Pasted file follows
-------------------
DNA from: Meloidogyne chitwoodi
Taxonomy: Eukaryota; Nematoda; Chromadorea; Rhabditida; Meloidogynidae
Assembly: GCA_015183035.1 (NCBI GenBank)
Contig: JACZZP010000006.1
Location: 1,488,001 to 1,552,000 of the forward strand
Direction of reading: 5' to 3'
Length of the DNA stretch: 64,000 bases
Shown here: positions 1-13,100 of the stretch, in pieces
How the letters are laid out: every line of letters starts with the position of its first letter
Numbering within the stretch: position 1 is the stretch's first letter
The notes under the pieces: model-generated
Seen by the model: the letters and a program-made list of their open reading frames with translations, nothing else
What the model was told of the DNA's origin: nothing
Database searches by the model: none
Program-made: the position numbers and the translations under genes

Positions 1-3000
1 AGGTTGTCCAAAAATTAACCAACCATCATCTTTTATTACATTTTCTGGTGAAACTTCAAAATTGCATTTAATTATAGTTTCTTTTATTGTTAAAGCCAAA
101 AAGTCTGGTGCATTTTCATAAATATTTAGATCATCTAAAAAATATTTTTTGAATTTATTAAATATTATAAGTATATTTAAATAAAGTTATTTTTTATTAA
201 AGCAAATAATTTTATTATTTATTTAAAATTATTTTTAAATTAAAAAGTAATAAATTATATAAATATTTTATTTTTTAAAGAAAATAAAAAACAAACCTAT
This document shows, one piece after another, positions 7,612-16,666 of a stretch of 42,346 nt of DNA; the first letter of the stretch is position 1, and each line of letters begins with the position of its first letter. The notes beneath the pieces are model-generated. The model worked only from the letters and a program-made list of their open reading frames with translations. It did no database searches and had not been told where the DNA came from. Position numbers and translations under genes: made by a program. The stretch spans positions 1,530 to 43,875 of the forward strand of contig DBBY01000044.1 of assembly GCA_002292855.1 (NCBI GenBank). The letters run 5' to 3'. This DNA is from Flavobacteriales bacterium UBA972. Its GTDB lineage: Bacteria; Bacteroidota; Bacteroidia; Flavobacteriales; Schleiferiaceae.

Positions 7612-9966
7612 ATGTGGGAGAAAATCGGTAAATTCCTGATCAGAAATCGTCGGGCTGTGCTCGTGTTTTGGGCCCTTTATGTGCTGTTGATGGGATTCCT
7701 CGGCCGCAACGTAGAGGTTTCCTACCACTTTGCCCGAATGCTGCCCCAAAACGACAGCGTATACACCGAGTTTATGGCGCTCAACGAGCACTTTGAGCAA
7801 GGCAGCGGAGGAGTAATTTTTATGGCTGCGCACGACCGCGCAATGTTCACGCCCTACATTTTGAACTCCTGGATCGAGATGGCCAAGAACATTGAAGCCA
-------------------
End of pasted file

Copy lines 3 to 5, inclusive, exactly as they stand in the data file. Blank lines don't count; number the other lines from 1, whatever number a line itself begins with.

Assembly: GCA_015183035.1 (NCBI GenBank)
Contig: JACZZP010000006.1
Location: 1,488,001 to 1,552,000 of the forward strand